The concept of the minimum wage was first enacted in 1938 as part of the Fair Labor Standards Act to reduce poverty, which along with the National Labor Relations Act established principles of worker justice to ensure that workers would receive fair wages and be treated justly. The current minimum wage of $5.15 per hour has been in effect for the past ten years. Taking inflation into account, the buying power of the minimum wage, $10,300 for full-time year-round workers, is at its lowest point in fifty years. One tank of gas at the current minimum wage requires the pay for nine hours of work.
On January 10, 2007, the House of Representatives passed, with an overwhelming bipartisan majority, legislation to gradually increase the minimum wage from $5.15 to $7.25 per hour. This increase would benefit more than nine million women, who make up almost two-thirds of full-time, year-round minimum wage workers, helping them move out of poverty.
Support for fair labor practices and worker’s rights are among the earliest of the Women of Reform Judaism social and economic justice positions. In the 1930s, Women of Reform Judaism spoke out against child labor and during the 1940’s the organization called for support of the Fair Employment Practices Commission. In the eighties, we sought legislation for pay equity in the United States and Canada, family and medical leave, and urged employment practices that met current family needs. In 1996, WRJ called on its members to speak out against global labor abuses in the garment industry. More recently we have called for a living wage for workers and labor protections for migrant and service workers and have opposed the erosion of fair labor practices and standards.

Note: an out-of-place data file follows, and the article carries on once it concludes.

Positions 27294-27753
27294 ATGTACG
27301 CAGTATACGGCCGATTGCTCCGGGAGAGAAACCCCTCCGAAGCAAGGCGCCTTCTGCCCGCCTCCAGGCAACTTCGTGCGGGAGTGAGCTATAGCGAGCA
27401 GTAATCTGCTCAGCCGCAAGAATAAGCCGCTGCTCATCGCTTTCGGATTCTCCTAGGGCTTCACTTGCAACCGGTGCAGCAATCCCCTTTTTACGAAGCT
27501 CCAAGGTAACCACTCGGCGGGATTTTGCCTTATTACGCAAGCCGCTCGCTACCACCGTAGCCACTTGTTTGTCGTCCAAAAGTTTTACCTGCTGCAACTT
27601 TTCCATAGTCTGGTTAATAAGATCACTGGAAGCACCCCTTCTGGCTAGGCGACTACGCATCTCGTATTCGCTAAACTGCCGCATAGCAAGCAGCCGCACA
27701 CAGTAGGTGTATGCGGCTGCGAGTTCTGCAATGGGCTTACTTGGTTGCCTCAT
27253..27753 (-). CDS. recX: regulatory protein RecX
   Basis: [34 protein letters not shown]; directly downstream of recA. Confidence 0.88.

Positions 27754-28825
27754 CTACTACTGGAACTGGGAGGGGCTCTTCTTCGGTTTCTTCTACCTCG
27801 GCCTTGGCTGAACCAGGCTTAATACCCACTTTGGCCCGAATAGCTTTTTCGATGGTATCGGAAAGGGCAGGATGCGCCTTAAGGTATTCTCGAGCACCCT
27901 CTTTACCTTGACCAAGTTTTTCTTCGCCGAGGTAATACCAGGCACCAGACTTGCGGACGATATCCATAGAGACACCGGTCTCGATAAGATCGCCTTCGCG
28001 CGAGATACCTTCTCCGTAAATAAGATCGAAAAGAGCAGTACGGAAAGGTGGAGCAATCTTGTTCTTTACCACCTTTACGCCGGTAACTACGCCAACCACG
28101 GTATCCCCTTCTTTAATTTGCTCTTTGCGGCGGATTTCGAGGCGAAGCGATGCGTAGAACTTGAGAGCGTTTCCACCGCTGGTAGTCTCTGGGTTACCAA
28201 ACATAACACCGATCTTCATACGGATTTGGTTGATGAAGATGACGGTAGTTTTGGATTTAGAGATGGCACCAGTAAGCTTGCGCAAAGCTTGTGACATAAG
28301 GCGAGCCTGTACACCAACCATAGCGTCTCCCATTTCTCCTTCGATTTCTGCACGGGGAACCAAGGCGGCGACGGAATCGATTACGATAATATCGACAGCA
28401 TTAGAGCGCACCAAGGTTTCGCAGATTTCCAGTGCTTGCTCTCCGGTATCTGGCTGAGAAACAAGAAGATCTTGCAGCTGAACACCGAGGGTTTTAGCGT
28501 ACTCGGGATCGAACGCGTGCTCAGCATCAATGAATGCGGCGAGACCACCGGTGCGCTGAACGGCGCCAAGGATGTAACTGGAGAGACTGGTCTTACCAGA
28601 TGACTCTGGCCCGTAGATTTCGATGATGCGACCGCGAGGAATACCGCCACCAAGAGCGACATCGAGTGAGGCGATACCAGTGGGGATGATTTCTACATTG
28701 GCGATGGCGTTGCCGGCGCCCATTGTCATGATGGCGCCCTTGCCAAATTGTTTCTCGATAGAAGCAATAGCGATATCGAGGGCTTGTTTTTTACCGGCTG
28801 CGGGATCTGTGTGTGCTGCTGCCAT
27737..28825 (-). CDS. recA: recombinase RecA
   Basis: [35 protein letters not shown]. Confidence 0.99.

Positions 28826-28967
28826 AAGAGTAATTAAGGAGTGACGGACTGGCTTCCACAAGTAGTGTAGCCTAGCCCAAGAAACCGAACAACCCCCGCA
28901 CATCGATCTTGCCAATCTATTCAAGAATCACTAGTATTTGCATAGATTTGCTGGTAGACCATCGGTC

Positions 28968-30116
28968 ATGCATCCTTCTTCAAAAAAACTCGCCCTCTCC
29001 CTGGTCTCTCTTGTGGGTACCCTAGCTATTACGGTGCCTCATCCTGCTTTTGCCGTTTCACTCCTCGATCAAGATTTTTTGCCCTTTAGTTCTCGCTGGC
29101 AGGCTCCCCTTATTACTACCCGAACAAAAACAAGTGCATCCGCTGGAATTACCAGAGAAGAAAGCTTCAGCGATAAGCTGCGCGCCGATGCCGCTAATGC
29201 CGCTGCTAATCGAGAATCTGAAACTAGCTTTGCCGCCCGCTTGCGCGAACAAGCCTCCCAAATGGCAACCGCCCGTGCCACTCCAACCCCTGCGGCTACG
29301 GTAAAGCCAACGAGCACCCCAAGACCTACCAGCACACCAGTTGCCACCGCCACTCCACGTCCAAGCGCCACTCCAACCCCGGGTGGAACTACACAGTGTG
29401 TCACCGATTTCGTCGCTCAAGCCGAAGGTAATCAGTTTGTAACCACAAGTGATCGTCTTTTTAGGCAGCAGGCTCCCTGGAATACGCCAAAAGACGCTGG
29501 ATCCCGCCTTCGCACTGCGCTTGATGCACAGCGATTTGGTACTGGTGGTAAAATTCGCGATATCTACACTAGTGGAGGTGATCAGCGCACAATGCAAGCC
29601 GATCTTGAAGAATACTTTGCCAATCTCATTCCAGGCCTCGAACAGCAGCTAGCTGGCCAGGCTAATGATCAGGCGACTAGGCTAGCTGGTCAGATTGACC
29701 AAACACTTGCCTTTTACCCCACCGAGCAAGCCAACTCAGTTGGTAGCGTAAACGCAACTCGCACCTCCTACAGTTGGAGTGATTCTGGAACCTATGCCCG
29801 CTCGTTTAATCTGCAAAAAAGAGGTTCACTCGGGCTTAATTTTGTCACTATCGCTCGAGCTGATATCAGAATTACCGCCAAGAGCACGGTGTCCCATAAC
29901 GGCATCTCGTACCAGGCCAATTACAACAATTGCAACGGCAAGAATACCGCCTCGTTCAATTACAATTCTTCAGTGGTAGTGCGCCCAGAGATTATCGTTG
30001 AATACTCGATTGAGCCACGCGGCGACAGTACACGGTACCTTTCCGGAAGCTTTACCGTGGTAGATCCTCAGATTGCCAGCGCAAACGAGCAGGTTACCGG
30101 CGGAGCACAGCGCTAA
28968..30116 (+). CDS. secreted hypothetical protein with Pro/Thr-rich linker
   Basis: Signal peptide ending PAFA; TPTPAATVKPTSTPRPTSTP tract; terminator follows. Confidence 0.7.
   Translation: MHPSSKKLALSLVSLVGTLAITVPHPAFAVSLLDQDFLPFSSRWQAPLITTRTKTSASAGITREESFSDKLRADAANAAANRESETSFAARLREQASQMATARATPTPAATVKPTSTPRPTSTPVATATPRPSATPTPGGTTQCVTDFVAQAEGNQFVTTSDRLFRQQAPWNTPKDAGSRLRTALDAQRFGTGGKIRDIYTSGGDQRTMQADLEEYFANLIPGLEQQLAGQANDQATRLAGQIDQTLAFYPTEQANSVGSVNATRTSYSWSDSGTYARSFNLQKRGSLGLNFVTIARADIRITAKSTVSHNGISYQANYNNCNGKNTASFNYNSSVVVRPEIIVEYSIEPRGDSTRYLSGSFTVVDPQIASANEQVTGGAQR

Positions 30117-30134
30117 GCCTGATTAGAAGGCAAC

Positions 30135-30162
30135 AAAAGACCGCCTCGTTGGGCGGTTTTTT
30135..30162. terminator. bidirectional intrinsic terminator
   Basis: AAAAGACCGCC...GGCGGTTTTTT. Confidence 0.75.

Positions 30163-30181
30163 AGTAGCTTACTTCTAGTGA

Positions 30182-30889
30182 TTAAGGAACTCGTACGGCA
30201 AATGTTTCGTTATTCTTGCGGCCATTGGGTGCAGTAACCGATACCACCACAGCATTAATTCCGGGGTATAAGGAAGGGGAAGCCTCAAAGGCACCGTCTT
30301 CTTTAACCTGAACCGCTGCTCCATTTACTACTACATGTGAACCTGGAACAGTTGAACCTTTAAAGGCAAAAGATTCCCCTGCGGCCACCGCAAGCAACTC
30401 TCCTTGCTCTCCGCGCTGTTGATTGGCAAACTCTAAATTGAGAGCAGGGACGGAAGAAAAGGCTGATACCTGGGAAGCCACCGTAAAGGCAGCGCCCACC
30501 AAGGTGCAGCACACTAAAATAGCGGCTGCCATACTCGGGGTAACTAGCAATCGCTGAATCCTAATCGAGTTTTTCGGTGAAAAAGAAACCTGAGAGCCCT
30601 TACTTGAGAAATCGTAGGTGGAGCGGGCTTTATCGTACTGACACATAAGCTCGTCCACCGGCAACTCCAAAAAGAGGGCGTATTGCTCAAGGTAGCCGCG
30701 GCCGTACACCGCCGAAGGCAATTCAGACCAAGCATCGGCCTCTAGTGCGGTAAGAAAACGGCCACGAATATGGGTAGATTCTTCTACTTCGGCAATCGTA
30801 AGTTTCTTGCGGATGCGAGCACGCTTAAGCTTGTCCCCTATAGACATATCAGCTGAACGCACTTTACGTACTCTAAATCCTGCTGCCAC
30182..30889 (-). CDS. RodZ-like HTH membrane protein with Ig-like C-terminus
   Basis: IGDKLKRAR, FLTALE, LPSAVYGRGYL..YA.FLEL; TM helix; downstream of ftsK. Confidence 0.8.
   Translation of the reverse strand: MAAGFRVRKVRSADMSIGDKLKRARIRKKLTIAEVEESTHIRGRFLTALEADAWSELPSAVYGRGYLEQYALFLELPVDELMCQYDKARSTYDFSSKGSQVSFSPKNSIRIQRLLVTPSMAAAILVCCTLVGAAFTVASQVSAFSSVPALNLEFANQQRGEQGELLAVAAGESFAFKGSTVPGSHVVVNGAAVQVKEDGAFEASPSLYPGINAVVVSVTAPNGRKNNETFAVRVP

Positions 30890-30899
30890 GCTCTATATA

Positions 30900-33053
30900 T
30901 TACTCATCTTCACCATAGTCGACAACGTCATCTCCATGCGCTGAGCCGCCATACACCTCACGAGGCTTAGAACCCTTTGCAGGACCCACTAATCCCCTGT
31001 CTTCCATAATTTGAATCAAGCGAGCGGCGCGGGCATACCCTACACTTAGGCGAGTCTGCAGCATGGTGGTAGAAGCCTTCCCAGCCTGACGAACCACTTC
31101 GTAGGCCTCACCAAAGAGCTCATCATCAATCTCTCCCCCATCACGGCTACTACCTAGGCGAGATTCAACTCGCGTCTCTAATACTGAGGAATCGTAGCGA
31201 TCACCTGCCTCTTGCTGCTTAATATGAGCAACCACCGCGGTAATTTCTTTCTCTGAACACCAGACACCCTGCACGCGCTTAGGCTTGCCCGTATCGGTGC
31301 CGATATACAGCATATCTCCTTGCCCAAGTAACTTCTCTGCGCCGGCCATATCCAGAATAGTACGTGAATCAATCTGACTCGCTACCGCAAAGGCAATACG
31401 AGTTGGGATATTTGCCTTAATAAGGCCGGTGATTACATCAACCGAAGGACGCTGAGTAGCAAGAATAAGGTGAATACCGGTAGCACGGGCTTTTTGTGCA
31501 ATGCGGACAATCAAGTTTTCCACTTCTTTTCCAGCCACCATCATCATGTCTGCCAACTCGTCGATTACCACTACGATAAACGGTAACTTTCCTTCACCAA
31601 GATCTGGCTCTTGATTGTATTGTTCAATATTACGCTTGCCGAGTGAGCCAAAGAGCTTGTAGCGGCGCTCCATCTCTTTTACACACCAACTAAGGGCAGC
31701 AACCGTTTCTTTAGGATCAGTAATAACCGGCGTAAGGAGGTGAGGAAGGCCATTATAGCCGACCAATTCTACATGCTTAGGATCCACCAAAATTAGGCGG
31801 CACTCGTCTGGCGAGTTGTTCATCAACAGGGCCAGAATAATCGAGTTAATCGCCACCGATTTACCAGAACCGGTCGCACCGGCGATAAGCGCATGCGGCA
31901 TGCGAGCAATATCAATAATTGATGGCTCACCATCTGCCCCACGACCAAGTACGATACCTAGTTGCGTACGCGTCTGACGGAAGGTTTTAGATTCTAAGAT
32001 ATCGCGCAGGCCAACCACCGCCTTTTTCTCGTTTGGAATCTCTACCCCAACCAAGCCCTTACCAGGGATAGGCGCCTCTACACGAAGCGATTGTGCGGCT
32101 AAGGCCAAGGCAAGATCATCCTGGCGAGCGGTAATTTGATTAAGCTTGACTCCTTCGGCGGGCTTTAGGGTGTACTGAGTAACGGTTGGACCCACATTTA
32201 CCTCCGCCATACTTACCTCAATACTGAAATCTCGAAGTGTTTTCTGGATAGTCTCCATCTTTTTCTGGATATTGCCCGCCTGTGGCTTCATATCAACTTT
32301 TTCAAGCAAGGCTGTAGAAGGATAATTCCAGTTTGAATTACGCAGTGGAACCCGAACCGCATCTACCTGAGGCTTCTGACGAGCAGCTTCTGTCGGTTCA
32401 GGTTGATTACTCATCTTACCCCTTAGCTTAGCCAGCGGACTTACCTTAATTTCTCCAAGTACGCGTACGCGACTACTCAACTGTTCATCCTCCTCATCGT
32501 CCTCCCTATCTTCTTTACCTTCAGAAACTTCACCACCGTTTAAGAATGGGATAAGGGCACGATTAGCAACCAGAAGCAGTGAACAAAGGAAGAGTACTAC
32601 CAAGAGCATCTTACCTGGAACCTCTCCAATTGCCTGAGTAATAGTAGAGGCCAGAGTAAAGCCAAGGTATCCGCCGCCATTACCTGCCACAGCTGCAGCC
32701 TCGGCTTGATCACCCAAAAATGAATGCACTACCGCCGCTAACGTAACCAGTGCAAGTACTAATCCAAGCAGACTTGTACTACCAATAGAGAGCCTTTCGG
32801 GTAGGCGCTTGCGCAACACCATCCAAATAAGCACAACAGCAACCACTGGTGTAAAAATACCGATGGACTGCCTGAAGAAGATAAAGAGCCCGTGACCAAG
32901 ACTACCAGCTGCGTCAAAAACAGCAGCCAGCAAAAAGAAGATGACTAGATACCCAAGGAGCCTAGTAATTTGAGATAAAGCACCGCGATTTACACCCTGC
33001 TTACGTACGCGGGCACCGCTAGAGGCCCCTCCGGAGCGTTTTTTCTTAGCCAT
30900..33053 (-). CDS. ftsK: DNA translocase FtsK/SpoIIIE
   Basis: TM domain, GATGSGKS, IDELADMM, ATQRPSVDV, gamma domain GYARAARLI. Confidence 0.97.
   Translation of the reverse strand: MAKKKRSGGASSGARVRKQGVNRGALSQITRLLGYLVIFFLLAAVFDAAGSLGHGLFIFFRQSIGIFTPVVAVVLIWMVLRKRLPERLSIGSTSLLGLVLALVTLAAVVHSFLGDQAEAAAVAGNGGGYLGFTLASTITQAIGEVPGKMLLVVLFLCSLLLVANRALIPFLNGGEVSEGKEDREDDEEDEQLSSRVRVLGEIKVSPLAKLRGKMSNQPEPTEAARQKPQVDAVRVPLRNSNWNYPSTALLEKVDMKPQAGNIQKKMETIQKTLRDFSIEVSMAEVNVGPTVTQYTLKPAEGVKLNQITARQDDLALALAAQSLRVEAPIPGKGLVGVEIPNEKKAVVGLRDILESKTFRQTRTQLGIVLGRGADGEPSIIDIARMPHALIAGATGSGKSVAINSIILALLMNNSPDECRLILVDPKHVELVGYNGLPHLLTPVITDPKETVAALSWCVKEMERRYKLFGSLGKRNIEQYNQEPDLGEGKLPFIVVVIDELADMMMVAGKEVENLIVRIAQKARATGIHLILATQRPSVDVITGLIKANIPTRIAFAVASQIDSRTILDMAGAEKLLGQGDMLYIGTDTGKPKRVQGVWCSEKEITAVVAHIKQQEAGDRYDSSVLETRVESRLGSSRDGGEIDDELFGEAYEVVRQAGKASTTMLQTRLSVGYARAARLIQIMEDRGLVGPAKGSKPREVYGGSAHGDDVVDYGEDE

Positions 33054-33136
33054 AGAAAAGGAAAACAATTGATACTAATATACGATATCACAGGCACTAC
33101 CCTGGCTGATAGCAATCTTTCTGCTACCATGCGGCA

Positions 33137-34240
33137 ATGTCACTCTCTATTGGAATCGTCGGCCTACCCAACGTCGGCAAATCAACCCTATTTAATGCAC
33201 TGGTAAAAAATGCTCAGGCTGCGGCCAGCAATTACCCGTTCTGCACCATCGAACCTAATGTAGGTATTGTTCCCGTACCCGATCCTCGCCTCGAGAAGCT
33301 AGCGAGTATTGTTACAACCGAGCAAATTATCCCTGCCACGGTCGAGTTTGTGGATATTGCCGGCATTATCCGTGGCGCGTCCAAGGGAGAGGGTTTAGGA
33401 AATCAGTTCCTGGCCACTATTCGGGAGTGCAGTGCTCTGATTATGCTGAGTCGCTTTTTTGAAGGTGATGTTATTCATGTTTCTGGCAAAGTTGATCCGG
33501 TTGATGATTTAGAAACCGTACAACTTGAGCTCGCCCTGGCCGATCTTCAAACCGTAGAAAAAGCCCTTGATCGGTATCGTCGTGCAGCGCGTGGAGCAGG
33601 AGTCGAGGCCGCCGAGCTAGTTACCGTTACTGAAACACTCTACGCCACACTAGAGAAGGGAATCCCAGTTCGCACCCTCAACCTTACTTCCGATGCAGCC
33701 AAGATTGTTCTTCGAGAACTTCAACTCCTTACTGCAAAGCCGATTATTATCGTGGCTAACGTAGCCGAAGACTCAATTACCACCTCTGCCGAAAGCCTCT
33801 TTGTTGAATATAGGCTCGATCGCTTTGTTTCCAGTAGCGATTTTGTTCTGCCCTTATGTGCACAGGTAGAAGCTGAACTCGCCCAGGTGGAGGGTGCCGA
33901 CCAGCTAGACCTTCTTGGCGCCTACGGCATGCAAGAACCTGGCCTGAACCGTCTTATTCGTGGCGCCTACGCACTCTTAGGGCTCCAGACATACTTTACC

WRJ now urges the Senate to pass legislation to increase the minimum wage, without any amendments that would provide tax cuts for businesses or jeopardize worker protections. We also urge President Bush to sign the minimum wage legislation.
Much community activism was dedicated to the passage of minimum wage legislation.